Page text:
[ExI] Recession now affecting time itself; one hour lost Sunday

John Grigg possiblepaths2050 at gmail.com
Mon Mar 9 02:39:41 UTC 2009

And here we thought things could not get worse...John  ; )

*WASHINGTON, DC* -- New data unveiled by economists over the weekend shows
that the current recession <http://uncyclopedia.wikia.com/wiki/Recession> is
even worse than thus-far anticipated. The numbers show that the far-reaching
effects of the downturn have spread beyond just stocks, housing, and the
financial sector, and are now affecting the time-space continuum itself. A
study conducted by the Treasury Department proves that precisely one hour of
time has been lost on Sunday due to the recession. "*Housing prices are
falling, the Dow is dropping, and now we're literally losing hours of time*,"
commented a government official.

The situation was deemed so critical that President
Obama<http://uncyclopedia.wikia.com/wiki/Obama>was awakened at 3 a.m.
on Sunday to be told of the news. Anonymous White
House <http://uncyclopedia.wikia.com/wiki/White_House> sources revealed that
the President turned pale when advisers told him that "*the hour between* *2
a.m. and 3 a.m. simply disappeared*." Furthermore, Federal Reserve Chief Ben
Bernanke warned there is nothing more his agency can do to try to prevent
further time <http://uncyclopedia.wikia.com/wiki/Time> loss because the
prime interest rate is already at 0%.

Economists warn that the time loss could cause a downward spiral that will
further weaken the economy. "*With only 23* *hours in the day, there is less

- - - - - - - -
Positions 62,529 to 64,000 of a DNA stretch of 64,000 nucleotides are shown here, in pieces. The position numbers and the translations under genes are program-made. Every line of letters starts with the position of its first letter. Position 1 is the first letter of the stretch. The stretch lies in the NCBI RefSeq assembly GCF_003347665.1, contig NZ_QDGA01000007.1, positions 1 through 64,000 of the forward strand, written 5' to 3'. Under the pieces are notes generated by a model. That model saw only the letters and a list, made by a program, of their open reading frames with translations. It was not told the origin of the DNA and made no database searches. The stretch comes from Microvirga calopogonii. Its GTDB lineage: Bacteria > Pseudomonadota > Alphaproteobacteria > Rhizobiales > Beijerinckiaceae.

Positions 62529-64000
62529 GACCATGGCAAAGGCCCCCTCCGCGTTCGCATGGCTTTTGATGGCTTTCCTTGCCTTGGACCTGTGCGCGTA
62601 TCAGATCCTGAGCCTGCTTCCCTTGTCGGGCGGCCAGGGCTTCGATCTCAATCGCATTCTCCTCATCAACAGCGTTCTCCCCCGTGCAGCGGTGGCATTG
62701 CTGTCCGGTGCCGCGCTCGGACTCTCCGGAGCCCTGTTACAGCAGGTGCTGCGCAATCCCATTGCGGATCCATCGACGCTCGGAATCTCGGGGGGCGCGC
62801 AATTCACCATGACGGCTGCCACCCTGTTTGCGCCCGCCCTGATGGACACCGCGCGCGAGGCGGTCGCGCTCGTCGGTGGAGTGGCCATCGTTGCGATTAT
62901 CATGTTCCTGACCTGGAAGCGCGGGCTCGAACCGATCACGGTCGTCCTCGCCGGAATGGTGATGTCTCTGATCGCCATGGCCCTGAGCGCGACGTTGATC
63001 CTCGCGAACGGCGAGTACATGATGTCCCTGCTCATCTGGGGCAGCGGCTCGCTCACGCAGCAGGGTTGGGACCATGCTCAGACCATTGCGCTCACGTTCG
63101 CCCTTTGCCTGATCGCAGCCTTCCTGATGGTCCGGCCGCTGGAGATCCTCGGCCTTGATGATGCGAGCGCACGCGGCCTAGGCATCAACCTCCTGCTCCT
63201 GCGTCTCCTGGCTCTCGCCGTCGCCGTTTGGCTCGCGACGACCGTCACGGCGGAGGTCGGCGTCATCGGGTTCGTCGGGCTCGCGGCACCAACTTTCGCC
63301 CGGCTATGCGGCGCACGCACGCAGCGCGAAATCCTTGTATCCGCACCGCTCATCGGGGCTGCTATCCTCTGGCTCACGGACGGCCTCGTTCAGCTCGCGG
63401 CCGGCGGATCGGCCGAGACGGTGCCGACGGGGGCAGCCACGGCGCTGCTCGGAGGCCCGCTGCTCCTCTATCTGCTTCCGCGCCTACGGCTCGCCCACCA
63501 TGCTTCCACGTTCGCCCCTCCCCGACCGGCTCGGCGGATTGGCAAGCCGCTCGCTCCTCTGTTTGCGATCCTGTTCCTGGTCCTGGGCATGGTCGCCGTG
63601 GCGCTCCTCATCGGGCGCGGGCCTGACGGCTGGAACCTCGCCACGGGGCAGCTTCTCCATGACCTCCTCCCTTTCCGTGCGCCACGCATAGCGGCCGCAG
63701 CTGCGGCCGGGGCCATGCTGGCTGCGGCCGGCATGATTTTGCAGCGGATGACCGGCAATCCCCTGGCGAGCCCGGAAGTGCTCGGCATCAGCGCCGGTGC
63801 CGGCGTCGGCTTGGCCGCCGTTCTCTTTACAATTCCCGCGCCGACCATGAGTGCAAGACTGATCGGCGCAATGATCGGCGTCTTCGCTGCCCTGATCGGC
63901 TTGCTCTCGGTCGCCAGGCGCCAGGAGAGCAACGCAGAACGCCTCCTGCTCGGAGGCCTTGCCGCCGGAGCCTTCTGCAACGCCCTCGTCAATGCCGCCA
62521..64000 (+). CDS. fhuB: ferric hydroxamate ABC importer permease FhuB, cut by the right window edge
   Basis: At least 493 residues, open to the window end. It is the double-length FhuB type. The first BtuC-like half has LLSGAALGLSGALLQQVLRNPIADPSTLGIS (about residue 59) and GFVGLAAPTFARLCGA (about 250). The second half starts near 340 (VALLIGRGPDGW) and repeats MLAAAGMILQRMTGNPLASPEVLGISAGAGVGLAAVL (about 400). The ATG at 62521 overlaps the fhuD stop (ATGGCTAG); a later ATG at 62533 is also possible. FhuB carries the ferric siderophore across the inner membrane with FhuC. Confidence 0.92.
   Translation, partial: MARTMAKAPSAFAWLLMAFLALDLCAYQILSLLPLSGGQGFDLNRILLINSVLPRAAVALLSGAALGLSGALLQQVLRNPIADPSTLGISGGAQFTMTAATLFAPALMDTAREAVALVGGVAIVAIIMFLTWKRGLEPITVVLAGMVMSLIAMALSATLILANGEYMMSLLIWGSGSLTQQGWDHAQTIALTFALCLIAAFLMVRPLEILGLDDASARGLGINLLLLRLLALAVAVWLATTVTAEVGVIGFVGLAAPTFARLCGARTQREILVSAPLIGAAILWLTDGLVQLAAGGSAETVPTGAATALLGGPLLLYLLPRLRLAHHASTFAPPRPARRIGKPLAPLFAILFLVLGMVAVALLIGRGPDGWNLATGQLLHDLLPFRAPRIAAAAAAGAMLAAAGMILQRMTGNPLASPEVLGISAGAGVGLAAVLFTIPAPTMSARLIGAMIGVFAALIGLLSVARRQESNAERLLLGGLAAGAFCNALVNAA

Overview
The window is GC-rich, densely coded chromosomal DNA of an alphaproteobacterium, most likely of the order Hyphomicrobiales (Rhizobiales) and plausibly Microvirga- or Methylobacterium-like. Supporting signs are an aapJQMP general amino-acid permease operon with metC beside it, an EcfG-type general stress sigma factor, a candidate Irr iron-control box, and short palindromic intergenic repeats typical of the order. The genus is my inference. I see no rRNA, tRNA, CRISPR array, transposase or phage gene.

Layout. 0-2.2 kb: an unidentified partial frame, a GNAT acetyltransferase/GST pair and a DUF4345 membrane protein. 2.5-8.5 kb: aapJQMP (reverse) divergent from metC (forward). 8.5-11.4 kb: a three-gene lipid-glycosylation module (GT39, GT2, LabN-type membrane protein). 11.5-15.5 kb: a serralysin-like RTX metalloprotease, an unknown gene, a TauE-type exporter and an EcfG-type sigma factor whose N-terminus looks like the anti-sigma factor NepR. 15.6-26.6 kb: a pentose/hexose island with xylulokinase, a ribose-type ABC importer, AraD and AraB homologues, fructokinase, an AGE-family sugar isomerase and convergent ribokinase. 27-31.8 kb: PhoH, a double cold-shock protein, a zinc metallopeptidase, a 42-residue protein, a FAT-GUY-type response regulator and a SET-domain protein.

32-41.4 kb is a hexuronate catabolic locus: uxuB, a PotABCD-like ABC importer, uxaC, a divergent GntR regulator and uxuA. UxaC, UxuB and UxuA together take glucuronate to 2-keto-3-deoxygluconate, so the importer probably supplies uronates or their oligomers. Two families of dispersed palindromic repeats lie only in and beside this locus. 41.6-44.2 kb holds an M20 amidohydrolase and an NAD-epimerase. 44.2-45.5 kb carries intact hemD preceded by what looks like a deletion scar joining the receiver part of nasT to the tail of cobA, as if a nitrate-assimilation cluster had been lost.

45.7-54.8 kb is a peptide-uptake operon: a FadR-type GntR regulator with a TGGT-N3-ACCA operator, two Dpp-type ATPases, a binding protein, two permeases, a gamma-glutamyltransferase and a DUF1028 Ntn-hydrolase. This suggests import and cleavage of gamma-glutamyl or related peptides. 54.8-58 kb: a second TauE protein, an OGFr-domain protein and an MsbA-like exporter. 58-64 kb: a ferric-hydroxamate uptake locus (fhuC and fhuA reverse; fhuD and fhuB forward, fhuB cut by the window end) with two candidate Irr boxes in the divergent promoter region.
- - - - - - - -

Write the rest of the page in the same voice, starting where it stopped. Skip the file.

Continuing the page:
that can be produced, and less time for consumers to spend money*,"
explained Dr. Hanke of the Time-space Economy Think Tank, adding that "*a
higher rate of unemployment and a lower GDP will inevitably lead* *to even
more hours being lost*."

One piece of good news buried in the dire report is that so far it looks
like only the United
States<http://uncyclopedia.wikia.com/wiki/United_States>was affected
by the time loss. "
*Thankfully Europe <http://uncyclopedia.wikia.com/wiki/Europe> is still
holding on to a 24 hour day, but statistical models suggest it won't be for
long*." Prime Minister Gordon Brown of Great
Britain<http://uncyclopedia.wikia.com/wiki/Great_Britain>convened an
emergency summit to prepare his country for the possible loss of
one or more hours, something that "*hasn't happened in our country since the
depression in the 30s*." At the peak of the Great Depression in 1933, up to
5 hours were being lost per day.

In the U.S., President <http://uncyclopedia.wikia.com/wiki/President> Obama
addressed the nation to calm people's fears. He also vowed to push
Congress<http://uncyclopedia.wikia.com/wiki/Congress>to introduce new
legislation that would deal with the time loss problem. "
*In these tough times, we cannot afford to lose even one more* *minute*,"
Obama carefully read from his teleprompter, "*which is why I propose that
sometime in the fall, perhaps a week* *after
we should add one hour to the day to compensate for this weekend's loss*."
However, Republicans <http://uncyclopedia.wikia.com/wiki/Republicans> on
Capitol Hill already voiced opposition to such legislation, with minority
leader John Boner Boehner claiming that "*the Democrats once again want to
bend the laws of nature* *and take control of time away from
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